In coping with the tragedy of the financial crisis, no Wall Street executive has exhibited the five stages of grief like Jamie Dimon. The JPMorgan chief executive has passed through phases of denial, anger, bargaining and depression. His latest annual letter to shareholders finally shows a desire to accept what’s happened and move on.

from The Great Debate:

Are banks too big to indict?

The great 19th century English jurist, Sir James Fitzjames Stephens, once wrote that murderers were hung not for reasons of revenge or deterrence -- but to underscore what a serious breach of the social compact had been committed.

Federal District Judge Jed S. Rakoff was making a similar point when he recently called attention to the lack of criminal prosecutions in the wake of the 2008 financial crisis. Consider the 1980s Savings and Loan crisis. The losses were minuscule compared to this recent paroxysm, but they still led to hundreds of criminal convictions.

from Unstructured Finance:

Jim Chanos, bad news bear, urges market prudence

Prominent short-seller Jim Chanos is probably one of the last true “bad news bears” you will find on Wall Street these days, save for Jim Grant and Nouriel Roubini. Almost everywhere you turn, money managers still are bullish on U.S. equities going into 2014 even after the Standard & Poor’s 500’s 27 percent returns year-to-date and the Nasdaq is back to levels not seen since the height of the dot-com bubble in 1999.

“We’re back to a glass half-full environment as opposed to a glass half-empty environment,” Chanos told Reuters during a wide ranging hour-long discussion two weeks ago. “If you're the typical investor, it's probably time to be a little bit more cautious.”

from Financial Regulatory Forum:

Largest U.S. banks see themselves in “regulatory spiral” with no clear end

By Henry Engler, Compliance Complete

NEW YORK, Dec. 4 (Thomson Reuters Accelus) - Although five years have passed since the height of the financial crisis, top lawyers at some of the largest U.S. banks see themselves pitted in an escalating, and at times adversarial, battle with regulators, the end of which remains unknown.

At a conference sponsored by the Clearing House on Friday, senior legal representatives from JPMorgan and Bank of America painted a picture of unprecedented enforcement actions and fines across a wide range of issues, adding that the zeal of recent actions could potentially disrupt the supervisory and cooperative relationship that has long existed between banks and regulators.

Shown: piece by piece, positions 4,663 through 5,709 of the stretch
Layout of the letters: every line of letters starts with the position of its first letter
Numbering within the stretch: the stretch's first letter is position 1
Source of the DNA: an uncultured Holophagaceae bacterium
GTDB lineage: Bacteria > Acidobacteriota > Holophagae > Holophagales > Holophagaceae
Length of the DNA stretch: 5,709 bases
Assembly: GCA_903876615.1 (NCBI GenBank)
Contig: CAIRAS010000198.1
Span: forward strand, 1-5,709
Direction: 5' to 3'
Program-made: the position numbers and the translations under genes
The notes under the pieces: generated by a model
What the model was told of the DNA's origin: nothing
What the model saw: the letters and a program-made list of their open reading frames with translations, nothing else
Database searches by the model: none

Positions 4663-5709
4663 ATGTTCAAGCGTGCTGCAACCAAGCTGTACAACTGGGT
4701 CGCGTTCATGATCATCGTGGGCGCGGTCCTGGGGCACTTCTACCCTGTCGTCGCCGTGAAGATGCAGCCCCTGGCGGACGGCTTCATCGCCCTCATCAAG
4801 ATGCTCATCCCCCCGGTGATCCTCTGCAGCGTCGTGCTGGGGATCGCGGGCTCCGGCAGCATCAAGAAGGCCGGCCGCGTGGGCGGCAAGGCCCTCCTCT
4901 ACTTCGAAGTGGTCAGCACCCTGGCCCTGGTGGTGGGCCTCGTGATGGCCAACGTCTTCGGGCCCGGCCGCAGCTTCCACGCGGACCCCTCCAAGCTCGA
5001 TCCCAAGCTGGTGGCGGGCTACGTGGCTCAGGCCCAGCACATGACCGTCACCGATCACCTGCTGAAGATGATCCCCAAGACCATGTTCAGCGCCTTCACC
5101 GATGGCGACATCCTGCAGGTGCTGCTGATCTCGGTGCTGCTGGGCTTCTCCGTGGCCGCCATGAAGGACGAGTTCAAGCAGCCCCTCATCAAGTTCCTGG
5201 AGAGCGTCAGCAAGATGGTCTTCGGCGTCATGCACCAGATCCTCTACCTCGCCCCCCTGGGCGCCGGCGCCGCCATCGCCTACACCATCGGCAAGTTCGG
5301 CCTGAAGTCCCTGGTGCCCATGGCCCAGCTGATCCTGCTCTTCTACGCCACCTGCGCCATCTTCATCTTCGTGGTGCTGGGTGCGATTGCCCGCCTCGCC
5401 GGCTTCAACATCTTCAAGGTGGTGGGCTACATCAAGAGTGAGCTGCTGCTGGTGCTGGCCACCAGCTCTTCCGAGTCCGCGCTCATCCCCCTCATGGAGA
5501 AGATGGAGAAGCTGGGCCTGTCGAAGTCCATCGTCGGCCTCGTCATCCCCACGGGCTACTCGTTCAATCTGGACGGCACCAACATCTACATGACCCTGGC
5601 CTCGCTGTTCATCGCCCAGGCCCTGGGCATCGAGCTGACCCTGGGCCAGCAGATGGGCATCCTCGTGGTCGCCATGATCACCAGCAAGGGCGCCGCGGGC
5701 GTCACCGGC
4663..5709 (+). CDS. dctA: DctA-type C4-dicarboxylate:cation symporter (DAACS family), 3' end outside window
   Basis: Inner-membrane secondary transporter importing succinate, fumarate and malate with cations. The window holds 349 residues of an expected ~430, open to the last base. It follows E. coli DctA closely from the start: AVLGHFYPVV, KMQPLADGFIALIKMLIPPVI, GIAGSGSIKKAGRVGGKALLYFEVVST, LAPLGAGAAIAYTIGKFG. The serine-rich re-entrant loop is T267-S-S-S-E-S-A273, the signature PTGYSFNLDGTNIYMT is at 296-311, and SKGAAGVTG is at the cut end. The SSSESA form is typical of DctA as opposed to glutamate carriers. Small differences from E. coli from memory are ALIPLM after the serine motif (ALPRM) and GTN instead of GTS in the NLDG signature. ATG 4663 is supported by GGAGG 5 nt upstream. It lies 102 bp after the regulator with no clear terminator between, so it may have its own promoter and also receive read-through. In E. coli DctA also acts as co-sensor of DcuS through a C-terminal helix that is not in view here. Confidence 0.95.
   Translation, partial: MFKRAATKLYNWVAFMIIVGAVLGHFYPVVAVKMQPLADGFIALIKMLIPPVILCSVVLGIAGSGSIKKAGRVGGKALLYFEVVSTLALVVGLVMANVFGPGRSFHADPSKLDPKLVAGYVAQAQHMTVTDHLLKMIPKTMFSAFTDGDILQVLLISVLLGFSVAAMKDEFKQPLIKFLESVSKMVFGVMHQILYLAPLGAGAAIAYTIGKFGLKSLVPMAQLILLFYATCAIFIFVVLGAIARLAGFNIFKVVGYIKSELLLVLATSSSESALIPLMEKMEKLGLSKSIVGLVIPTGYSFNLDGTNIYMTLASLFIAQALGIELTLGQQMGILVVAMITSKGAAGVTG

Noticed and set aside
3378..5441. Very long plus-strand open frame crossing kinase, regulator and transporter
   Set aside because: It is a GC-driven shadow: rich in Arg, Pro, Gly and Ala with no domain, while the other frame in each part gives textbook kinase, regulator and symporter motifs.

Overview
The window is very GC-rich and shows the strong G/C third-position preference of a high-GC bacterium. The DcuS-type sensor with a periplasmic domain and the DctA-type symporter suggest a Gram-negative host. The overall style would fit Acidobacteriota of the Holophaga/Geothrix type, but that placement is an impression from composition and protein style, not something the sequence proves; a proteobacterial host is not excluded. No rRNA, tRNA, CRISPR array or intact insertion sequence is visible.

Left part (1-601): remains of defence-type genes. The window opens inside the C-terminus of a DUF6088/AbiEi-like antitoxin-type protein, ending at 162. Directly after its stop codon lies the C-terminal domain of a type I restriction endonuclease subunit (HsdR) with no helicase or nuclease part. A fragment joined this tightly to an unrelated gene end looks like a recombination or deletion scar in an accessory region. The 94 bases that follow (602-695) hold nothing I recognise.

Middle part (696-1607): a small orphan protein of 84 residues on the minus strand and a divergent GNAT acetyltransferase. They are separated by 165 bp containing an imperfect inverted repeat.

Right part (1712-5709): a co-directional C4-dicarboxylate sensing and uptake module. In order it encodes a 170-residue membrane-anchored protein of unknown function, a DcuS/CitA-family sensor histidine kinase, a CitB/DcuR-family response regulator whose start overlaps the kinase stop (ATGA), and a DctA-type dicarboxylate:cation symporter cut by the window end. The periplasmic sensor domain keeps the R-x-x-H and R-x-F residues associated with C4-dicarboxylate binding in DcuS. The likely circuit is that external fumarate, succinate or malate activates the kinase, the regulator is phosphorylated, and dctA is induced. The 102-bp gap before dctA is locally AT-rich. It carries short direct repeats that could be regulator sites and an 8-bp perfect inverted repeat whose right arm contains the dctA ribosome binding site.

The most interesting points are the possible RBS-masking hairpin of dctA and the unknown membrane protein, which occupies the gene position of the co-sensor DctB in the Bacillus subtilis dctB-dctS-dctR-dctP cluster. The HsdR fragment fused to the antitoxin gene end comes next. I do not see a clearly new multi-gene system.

from Unstructured Finance:

The nine lives of the eminent domain for mortgages debate

By Matthew Goldstein and Jennifer Ablan

Law professor Bob Hockett, widely credited with popularizing the idea of using eminent domain to restructure underwater mortgages, says he continues to be approached by yield-hungry angel investors looking for a way to help out struggling homeowners and make money at the same time.

He said an increasing number of wealthy investors on “both coasts” regularly reach out to him to get more information about how eminent domain would work and get a better read on “the prospects of municipalities adopting one or another variance of the plan.”

from Unstructured Finance:

Carl Icahn in his own words

Icahn's Big Year in investing and activism

By Jennifer Ablan and Matthew Goldstein

We held an hour-long discussion with Carl Icahn on Monday as part of our Reuters Global Investment Outlook Summit, going over everything from his spectacular year of performance to his thoughts on the excessive media coverage of activists like himself who push and prod corporate managers to return cash to investors. We also talked about the legacy he wants to leave.

There was much Icahn wouldn’t talk about on the advice of his lawyer, however. While he said he took a look at Microsoft, he won't say why he decided not to join ValueAct’s Jeffrey Ubben’s activist campaign. He also stayed mum on any plans for his Las Vegas white elephant, the unfinished Fontainebleau Las Vegas resort, which he bought out of bankruptcy proceedings in 2010.